Kiko Kostadinov is different from the other students graduating from Central Saint Martins’ MA Fashion course. For a start – he’s already designed two sell-out capsule collections in collaboration with Stüssy, which were stocked in Machine-A and Dover Street Market in both London and New York. At CSM’s grad show at London Fashion Week, the Bulgarian-born designer dressed his models in black ‘Morphsuits’ (with choppy brown wigs on top), rendering them completely unrecognisable. Because of this, agencies refused to let him use their models. So, Kostadinov enlisted the help of his friends such as Rei Delos-Reyes and Miles Felix (who are models anyway) and Tom Fletcher who shot these photographs in-between dressing his fellow models and, presumably, himself.
For this collection, Kostadinov moved away from the exquisite fraying and raw cut hems seen in the monastic robes of his BA collection and the spliced hoodies and tees of his Stüssy collabs. Citing contemporary workwear as an influence, these clothes were more minimal: coming in a palette of white, pale and navy blue, the collection comprised of jackets, shirts and trousers styled with Hoka running shoes. That’s not to say there wasn’t a complexity to it though. “I spent many hours working on the cuts for this collection,” he says. “There are seven different trousers cuts, which is quite strange for a ten-look collection.” As well as the number of cuts, some jackets and shirts were tied scarf-like around the models’ necks and one look – perhaps the strongest of the collection – consisted of a long-sleeved t-shirt constructed from complicated criss-crossed interlacing of string.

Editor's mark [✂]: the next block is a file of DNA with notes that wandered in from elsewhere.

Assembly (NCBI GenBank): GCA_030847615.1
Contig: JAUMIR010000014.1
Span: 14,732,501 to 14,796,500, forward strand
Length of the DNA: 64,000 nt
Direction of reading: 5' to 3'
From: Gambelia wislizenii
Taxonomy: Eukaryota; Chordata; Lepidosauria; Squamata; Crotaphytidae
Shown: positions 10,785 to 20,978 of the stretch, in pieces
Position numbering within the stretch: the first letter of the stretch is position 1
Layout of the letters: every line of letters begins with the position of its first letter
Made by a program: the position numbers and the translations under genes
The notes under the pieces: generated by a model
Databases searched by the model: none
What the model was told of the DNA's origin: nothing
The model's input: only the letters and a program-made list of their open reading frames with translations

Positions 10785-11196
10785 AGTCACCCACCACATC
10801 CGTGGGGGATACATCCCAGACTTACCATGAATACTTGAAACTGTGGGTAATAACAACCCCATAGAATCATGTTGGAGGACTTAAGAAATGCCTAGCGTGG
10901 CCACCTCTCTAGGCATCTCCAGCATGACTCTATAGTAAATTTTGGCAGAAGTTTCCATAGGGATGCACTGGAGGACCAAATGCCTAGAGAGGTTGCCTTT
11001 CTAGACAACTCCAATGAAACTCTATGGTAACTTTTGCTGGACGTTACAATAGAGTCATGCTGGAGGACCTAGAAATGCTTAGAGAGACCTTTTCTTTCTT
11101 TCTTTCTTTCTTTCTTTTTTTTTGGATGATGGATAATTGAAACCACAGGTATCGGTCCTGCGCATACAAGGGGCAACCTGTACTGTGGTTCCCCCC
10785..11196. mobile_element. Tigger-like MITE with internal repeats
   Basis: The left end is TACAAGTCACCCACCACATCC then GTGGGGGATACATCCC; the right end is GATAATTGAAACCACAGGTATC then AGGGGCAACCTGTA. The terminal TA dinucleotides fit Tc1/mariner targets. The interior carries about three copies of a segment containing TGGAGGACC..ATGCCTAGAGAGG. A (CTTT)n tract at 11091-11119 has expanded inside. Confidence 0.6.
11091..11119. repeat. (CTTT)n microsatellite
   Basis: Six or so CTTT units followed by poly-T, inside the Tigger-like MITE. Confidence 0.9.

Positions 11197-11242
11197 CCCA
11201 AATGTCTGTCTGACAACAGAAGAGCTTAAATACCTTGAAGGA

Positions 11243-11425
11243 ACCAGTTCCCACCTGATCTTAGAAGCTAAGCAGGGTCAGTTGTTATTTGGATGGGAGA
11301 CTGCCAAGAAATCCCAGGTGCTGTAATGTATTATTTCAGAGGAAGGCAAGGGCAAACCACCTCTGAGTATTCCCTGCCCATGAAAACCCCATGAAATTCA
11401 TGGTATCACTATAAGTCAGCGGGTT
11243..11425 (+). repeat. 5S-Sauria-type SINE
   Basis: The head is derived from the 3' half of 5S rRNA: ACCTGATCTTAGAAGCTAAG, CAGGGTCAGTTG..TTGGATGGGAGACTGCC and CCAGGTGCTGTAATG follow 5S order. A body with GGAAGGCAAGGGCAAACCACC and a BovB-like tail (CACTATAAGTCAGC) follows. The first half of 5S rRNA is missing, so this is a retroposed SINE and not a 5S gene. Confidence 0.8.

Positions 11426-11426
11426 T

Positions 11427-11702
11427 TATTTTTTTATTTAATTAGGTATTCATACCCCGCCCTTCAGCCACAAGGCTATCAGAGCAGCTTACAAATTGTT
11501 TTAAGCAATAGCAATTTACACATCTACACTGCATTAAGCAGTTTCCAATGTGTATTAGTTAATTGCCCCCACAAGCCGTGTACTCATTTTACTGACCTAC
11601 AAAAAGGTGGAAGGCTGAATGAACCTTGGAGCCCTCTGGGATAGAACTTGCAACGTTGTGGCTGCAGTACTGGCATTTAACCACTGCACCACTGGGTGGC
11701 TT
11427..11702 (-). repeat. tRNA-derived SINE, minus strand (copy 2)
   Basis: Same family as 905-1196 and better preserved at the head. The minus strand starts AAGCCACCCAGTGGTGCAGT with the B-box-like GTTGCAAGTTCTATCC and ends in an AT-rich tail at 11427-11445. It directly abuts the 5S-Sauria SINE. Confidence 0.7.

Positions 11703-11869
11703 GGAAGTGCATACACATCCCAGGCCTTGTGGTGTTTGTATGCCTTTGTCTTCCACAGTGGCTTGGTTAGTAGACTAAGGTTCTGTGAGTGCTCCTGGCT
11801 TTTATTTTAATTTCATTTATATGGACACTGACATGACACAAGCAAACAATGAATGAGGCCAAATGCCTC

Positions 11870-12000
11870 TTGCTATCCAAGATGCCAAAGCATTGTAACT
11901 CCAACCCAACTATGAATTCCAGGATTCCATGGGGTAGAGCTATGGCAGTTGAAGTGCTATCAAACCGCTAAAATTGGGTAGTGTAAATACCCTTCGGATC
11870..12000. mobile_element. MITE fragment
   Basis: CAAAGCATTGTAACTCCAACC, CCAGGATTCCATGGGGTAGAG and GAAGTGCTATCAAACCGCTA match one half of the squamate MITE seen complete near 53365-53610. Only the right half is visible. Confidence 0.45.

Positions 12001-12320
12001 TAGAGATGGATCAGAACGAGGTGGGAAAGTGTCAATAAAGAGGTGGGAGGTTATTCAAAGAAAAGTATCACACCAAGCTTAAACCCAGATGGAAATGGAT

Kostadinov’s references are quite covert – he’s not trying to say anything particularly clever, which in a sea of concept-first fashion, sets him apart. Focussing the majority of his attention on pattern-cutting, which he does to an exceptional degree, the designer creates clothes for clothes’ sake. One thing he’s clear about though, is his disdain for nostalgia. I find it pointless looking back too much. “We should all look back out of respect but it’s really important to think contemporarily,” he says. While he doesn’t look back, he does look somewhere else: himself. Kostadinov has a great and arguably very original sense of style (which is evident from his Instagram account) and this feeds into his designs. Unlike many menswear designers, the clothes he creates have a sense of wearability: Kostadinov seems genuinely engaged with the IRL man and how he wants to dress.